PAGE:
Sort of. The X06351 sequence is a fragment of chromosome 16. I'm guessing that in the paper you're reading they cloned this into something (a luciferase vector, or whatever else was appropriate at the time) and did promoter bashing. That sequence includes about 1.5kb upstream of one of the start site (from a long ago annotation) and the first few exons of one of the transcripts. So if you look up the mRNA or CDNA sequence, you won't find a perfect match. If you blast that sequence and then click on "graphics", much of your confusion should be cleared up.

For finding promoters and enhancers, it depends on whether they're annotated (they're usually not). Encode has some datasets that have helped with higher-volume enhancer prediction, but you never know with certainty without doing the needed molecular biology experiments if those regions are actually functional. In general, promoters are 1-4kb upstream to 100bp-1kb within a transcript. The numbers are vague, since there's a broad range and no formal definition.

ADD REPLYlink written 5.0 years ago by Devon Ryan93k

Thanks Devon.

  • So does that mean in general an entry for a gene say Aldolase A shows everything? ie, how do I read that ncbi page so I can find out what the upstream/downstream features are  (enhancers, promoter regions and so on). From the link, it seems you can.. however they seem to have promoter regions inside the gene... is that possible?
  • How can you tell that the sequence I posted is on chr16?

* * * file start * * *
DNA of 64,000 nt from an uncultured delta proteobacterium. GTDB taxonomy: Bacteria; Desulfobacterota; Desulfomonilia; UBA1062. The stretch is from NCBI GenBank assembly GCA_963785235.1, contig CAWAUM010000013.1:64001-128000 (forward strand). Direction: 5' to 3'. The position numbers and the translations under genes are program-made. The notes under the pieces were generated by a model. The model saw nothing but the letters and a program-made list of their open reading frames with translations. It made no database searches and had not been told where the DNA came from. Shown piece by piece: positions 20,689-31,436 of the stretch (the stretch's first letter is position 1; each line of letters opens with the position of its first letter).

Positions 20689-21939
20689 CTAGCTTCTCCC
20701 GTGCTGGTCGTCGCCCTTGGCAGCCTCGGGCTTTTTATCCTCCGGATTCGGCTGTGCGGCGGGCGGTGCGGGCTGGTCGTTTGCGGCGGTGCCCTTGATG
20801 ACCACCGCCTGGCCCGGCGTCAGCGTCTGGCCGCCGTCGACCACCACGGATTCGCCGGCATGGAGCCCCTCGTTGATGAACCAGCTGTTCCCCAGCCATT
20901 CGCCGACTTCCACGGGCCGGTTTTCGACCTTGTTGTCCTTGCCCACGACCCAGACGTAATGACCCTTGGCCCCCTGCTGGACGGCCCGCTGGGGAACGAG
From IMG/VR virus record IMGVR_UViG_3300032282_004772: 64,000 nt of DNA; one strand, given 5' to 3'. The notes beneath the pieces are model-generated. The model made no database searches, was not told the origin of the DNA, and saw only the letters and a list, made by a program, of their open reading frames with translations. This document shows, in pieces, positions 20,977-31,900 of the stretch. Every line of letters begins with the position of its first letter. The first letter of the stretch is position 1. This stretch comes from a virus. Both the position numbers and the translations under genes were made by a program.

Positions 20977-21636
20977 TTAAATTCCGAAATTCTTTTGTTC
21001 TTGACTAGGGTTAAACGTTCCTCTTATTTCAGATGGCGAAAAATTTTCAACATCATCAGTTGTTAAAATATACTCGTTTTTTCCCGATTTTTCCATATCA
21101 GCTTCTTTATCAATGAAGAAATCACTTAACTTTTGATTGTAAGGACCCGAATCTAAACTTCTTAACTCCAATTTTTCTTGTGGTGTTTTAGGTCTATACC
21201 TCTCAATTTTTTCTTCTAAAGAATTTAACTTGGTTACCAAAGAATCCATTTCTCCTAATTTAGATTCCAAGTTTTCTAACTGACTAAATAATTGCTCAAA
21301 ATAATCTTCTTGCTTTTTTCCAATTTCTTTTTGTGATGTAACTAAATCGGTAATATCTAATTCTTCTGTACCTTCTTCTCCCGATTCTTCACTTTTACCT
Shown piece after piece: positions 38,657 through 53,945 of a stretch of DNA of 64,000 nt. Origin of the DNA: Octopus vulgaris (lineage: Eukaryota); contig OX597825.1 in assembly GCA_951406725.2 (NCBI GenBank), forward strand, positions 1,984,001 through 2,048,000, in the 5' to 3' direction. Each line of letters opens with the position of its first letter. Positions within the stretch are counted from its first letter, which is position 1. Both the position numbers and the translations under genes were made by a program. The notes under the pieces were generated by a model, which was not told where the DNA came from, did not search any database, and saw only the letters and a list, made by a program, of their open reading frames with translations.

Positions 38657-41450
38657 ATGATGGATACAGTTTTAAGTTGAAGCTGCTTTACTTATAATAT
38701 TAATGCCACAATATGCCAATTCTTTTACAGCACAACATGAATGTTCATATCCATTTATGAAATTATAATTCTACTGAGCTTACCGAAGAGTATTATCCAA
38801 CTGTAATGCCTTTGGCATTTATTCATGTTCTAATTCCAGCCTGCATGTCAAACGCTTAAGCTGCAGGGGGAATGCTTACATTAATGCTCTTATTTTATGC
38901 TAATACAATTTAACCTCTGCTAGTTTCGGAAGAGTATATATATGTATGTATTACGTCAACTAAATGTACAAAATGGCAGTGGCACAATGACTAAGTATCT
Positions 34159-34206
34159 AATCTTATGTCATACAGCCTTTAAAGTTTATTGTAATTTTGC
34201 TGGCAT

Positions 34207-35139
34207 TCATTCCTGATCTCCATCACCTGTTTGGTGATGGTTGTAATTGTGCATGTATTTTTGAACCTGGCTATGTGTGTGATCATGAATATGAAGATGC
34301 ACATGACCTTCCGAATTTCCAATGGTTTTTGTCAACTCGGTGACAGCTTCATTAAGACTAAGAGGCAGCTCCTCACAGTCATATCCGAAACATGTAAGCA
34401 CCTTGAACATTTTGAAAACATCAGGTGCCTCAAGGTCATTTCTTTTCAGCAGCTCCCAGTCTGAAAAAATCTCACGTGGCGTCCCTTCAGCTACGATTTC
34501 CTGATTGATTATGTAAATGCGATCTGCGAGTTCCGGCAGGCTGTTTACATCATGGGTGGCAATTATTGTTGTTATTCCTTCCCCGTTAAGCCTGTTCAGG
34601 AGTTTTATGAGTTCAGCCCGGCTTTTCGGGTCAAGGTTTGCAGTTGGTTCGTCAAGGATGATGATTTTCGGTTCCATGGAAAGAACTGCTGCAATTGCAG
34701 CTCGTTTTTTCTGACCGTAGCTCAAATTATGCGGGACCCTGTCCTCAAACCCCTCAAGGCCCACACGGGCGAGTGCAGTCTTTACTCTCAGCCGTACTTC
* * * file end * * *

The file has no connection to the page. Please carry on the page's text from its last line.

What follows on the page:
• Also, I am still trying to understand what That sequence includes about 1.5kb upstream of one of the start site (from a long ago annotation) and the first few exons of one of the transcripts. So if you look up the mRNA or CDNA sequence, you won't find a perfect match. If you blast that sequence and then click on "graphics", much of your confusion should be cleared up. means

ADD REPLYlink modified 5.0 years ago • written 5.0 years ago by Affan290
1

The gene ALDOA is on chr16 per the wiki link you sent. NCBI accession X06351 is dated March 1991, back in the days of PCR and Sanger sequencing, when labs focused on sequencing and studying one gene at a time, well before the Human Genome Project. But kids these days get to use genome browsers from UCSC or Ensembl with all the genes neatly mapped to a human reference sequence.

In Ensembl's mapping of ALDOA on the GRCh38 reference, take a look at the track named "Regulatory Features", to get an idea of where these promoter sequences lie, relative to the various isoforms of ALDOA.

ADD REPLYlink modified 5.0 years ago • written 5.0 years ago by Cyriac Kandoth5.4k

As Cyriac said, have a look at the Ensembl regulatory features track. That'll often be more helpful than the NCBI entry.

I just blasted the sequence, that's how I knew where it aligned. If you're not familiar with blast, you'll want to give it a try...it's a core tool in biology and bioinformatics.

I don't know what you don't understand about the sentence you mentioned. Just blast the sequence and it should be clear what that means.

ADD REPLYlink written 5.0 years ago by Devon Ryan93k

Thanks for that pictorial representation. Just to clarify, here the blue diamond is the distal enhancer in the genomic context of where the mature transcript (in orange) comes from, right?

ADD REPLYlink written 4.0 years ago by shrutiisarda0
Please log in to add an answer.

Help
Access

Use of this site constitutes acceptance of our User Agreement and Privacy Policy.
Powered by Biostar version 2.3.0
Traffic: 1757 users visited in the last hour